Woman Tangney, Dorothy Margaret



Written by Gwen Allsopp, Australian National University

Australia's first woman Senator, Dorothy Tangney, was born in Perth in 1907, the third child in a large working class family. Her mother, Ellen, was a member of the Australian Labor Party (ALP) and her father, Eugene, was a staunch unionist whose employment was interrupted by work injury and the depression. The family struggled financially but Tangney was a gifted, hard-working student winning a government scholarship that enabled her to complete secondary school. She then studied part-time at the University of Western Australia while working as a monitor teacher. Her political sensibilities were formed by witnessing the deprivations that her own family and others endured during the depression.

Unusually for the time Tangney set her sights on a political career from an early age, joining the ALP at 17 and quickly becoming an active and involved member. By sheer hard work, persistence and determination Tangney forged her path to political success. While working full time as a teacher, she involved herself in many areas of the ALP, from attending conferences as a delegate of both the Claremont branch and the University Labor Club to participation in debating competitions for the Young Labor League. She fought two State elections as a candidate in an unwinnable seat in 1936 and 1939 and, having gained campaign experience, she then sought pre-selection for the Senate. On her second attempt, coming in on a casual vacancy in a landslide to the ALP, she became the first woman elected to the Senate.

In her maiden speech Tangney emphasized her belief in women as equal partners in Australian society and stressed the importance of encouraging equal opportunity for all Australians. She then spent the following 25 years promoting this ideal, especially for women who were penalized across a wide range of issues such as 'citizenship rights and duties', equal pay and in matters relating to divorce and child custody (The West Australian, 9 June 1949). Women throughout Australia found that they had a champion who fought for deserted wives, for women to retain their Australian nationality after marriage, for equitable pensions for civilian widows and for equal pay for equal work.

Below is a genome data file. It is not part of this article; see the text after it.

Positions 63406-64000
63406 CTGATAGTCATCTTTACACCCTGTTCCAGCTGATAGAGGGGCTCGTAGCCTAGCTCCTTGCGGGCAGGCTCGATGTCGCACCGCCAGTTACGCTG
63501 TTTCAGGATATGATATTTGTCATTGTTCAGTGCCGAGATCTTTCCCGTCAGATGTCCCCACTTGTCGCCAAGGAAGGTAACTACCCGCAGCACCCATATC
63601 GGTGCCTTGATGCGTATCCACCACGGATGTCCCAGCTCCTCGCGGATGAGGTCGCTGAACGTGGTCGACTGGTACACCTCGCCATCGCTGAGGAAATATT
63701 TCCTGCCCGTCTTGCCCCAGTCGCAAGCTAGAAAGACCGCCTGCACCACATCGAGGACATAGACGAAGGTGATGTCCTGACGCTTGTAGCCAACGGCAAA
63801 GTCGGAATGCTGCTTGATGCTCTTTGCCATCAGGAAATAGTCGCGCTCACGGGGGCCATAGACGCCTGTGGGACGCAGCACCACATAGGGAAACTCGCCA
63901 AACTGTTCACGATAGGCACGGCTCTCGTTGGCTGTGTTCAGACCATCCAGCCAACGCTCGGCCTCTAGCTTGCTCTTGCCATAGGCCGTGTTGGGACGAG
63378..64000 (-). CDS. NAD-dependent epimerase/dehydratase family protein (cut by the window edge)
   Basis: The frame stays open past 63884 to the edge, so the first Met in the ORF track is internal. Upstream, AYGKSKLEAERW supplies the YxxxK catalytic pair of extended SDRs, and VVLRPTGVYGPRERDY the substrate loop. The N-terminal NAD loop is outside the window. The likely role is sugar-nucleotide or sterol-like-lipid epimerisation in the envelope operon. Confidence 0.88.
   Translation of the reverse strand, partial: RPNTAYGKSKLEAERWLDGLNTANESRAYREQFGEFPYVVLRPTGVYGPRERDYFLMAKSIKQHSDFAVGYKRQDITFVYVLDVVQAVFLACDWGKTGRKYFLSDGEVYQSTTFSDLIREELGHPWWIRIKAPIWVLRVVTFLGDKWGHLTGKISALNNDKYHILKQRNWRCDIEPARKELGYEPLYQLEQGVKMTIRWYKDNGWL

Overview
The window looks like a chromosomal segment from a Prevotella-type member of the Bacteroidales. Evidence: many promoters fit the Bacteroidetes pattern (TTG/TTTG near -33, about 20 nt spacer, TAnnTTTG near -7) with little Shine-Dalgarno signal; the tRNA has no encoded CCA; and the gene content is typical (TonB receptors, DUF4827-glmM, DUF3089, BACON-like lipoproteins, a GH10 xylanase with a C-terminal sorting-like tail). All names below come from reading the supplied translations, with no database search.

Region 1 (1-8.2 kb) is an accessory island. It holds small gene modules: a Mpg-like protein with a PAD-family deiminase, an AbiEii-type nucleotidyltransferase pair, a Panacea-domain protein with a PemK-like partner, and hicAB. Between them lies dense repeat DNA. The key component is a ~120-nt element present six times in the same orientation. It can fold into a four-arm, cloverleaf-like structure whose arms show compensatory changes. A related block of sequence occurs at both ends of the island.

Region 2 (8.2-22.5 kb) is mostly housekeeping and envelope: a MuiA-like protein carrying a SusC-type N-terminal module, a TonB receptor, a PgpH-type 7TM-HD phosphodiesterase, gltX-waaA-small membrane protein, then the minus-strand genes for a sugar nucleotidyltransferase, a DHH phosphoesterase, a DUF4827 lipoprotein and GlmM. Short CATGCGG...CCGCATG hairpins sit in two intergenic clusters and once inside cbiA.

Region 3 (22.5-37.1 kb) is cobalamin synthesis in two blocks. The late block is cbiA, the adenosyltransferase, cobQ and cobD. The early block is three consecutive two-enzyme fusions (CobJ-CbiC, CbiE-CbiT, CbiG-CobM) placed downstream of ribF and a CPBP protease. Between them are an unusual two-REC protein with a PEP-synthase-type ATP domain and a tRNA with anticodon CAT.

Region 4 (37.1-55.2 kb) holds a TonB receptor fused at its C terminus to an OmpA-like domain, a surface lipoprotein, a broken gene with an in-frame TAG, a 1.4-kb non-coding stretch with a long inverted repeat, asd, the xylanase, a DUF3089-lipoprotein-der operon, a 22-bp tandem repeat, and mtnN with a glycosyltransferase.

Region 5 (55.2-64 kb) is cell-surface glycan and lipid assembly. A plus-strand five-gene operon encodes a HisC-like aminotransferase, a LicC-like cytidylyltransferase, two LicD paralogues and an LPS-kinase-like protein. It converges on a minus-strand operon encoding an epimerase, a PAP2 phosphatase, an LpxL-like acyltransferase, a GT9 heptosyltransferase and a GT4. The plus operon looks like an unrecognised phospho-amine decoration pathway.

While Tangney maintained that throughout her career she had been treated as an equal by her fellow parliamentarians (The West Australian, 22 August 1953) she was never promoted to the front bench. As a well-educated, articulate and hard-working woman she may have been seen as a threat to many of her fellow senators. She worked hard on behalf of her constituents, the wider community and within the parliament - at one stage she was on 23 committees and chairman of 13 of them (Sydney Morning Herald, 13 June 1968). In the Senate she did not confine herself to 'women's issues', rather she spoke on a broad range of concerns and developed a reputation as a woman of integrity who sought to assist those in need.

At the beginning of her career she acknowledged the unsung work of the previous generation of Labor women (Westralian Worker, 24 December 1936) and at the end of her career when, in opposition to ALP policy, she accepted the Order of Dame of the British Empire she did so as a tribute to all Labor women. While refusing the title of feminist, Tangney promoted and valued the roles of women across all spheres of Australian society and she sought to empower women to achieve equality in the political sphere.

Archival Resources

National Library of Australia Manuscript Collection

  • Papers of Dorothy Margaret Tangney, 1938 - 1986, MS 7564; National Library of Australia Manuscript Collection. Details
  • Papers of Fred Daly, 1938 - 1995, MS 9300; National Library of Australia Manuscript Collection. Details

Published Resources


  • Jenkins, Cathy, No Ordinary Lives: Pioneering Women in Australian Politics, Australian Scholarly Publishing, North Melbourne, Victoria, 2008. Details
  • Watson, Dr. Judyth, We Hold Up Half the Sky, Australian Labour Party (WA Branch), Perth, Western Australia, 1994. Details

Magazine Articles

Newspaper Articles

  • 'Mr. Chifley Meets Women to Discuss Rights', The West Australian (Perth, Western Australia), 9 June 1949. Details
  • 'Senator Looks Back on Ten Years in House', The West Australian (Perth, Western Australia), 22 August 1953. Details


  • Wall, Judith, 'Australia's First Woman Senator: Dorothy Tangney', BAHons thesis, Claremont Teacher’s College, 1962. Details

Online Resources